After the excitement of The Empire Strikes Back, the final instalment of the Star Wars saga promised to be something special. Producer George Lucas co-wrote the script with Lawrence Kasdan and put the emphasis on spectacle once more, but there was something lacking in the film. It wasn't that it appeared to be pitched at a lower age level than its predecessors, it was that the characters had been written as less complex and Lucas's insistence on relying on archetypes for his plotting meant that Return of the Jedi was a lot more straightforward than it needed to be. And the family ties that fuelled the narrative were a lot less engaging.

If, however, it was action you sought, then this episode delivered as it built up to the Rebels' climactic assault on the still in development Death Star mark two. Before all that, our heroes had to rescue Solo, still encased in carbonite as he had been at the end of Empire, and so a contingent of familiar characters infiltrated Jabba the Hut's palace. Jabba was an amusingly decadent creation, enormously bulky and waited on hand and foot by his minions, but sly nevertheless. When Luke shows up asking not only for Solo but his other friends whom Jabba has captured in their rescue attempt, he keeps telling him he'll be sorry if he doesn't comply with him.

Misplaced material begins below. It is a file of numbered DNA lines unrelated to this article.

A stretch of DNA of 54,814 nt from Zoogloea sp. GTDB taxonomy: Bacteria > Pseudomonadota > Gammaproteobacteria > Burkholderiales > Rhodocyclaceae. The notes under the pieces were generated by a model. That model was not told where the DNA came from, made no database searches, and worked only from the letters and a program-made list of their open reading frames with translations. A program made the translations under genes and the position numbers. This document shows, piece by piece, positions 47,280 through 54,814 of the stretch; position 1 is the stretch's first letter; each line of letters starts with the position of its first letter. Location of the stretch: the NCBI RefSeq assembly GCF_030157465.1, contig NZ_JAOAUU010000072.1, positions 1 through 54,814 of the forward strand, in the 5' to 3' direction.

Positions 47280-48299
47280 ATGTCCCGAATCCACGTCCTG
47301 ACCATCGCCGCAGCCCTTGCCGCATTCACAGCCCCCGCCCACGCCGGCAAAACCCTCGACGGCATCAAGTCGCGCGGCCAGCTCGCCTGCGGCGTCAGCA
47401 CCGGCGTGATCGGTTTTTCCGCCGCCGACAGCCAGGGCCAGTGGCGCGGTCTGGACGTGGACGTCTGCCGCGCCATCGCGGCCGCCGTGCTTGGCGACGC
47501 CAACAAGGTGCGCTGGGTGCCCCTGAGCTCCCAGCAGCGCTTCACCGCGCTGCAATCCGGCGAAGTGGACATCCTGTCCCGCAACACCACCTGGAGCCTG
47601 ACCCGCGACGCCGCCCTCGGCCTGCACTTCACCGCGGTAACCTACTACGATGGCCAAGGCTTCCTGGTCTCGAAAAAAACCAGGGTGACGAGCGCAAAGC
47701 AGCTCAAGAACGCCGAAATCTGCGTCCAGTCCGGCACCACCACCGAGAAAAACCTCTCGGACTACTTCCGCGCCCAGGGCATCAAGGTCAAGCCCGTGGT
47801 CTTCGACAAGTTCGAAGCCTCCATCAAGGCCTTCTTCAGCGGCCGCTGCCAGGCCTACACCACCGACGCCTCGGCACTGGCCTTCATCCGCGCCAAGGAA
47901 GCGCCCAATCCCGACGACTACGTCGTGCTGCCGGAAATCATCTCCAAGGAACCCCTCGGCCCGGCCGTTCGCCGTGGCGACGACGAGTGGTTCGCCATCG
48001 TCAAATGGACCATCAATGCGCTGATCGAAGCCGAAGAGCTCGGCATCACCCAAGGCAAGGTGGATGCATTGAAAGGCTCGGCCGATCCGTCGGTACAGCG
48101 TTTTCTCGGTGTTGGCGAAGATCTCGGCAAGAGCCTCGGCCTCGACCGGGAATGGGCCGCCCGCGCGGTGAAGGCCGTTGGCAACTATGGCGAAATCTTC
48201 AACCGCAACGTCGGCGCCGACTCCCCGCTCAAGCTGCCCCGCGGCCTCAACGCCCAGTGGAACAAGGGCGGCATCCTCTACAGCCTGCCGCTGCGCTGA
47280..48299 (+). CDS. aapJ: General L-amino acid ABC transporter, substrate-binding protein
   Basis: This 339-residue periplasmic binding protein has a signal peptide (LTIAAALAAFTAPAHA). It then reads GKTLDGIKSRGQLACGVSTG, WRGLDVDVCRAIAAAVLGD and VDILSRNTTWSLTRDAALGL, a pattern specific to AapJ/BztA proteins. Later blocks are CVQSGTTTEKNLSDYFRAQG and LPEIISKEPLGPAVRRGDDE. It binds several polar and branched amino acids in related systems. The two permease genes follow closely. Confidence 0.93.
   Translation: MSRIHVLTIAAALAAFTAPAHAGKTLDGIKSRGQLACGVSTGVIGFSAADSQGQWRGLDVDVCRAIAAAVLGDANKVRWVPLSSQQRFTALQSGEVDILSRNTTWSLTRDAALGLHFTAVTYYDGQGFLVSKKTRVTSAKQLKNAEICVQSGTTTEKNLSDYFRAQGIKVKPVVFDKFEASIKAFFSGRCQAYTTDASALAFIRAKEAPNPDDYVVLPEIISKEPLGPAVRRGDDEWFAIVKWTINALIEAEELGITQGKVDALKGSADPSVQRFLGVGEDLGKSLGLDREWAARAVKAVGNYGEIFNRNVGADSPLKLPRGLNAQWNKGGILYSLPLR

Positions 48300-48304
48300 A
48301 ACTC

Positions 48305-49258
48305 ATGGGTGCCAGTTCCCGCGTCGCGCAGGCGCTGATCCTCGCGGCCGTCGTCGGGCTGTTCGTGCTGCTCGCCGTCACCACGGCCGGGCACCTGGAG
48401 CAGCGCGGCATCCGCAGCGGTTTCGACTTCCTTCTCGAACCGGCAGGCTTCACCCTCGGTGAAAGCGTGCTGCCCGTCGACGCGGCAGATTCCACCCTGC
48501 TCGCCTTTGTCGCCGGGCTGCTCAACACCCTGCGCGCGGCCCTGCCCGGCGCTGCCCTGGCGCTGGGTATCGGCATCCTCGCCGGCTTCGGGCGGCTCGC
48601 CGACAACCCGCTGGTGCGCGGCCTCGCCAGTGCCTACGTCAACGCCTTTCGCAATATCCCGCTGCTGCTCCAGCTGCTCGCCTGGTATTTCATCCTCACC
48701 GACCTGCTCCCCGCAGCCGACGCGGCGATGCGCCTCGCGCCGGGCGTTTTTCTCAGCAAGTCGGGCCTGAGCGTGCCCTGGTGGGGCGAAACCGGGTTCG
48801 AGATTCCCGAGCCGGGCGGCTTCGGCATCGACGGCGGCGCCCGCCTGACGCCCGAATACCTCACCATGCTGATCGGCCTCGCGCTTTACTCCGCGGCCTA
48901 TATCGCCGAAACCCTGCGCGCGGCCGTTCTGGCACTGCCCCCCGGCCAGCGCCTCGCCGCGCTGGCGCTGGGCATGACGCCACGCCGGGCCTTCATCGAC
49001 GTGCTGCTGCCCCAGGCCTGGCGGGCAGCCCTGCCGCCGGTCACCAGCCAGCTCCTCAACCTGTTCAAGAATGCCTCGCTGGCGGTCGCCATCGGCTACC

And Jabba is indeed sorry, as much punished for subjecting Princess Leia (Carrie Fisher) to gratuitous sexism - she ends up dressed in a gold bikini as his slave, briefly - as he is for his mercenary ways. This shows up the film's themes of the underdog succeeding against the odds, yet there can't have been many in the audience who expected the evil Empire to win. The Emperor doesn't even make a persuasive case, as once he has Luke within reach on the Death Star, he settles for a campaign of needling, preferring to goad Luke to give into his hate and join the Dark Side of the Force. He doesn't half go on.

While Luke is tempted by a further light sabre duel, his friends are down on Endor meeting what for many fans was a sticking point: the Ewoks. They were the locals, essentially a tribe of teddy bears who end up assisting the Rebels and patently designed to make you go awww... Which was fine for kids, but the adult fans were thinking, hey, I was serious about Star Wars and now it's more like a kid's TV show with jokes to match. Then there was the manner in which the storylines were resolved, all neat and tidy and anticlimactic in their convenience. The revelation this time around doesn't match the previous one for resonance, and even adds an uncomfortable element when you recall, say, the big smacker one character planted on another in the fifth episode. Maybe Empire built up too many expectations, for many other series this would be a fine way to end, but it was little wonder that many fans wanted more. Music by John Williams.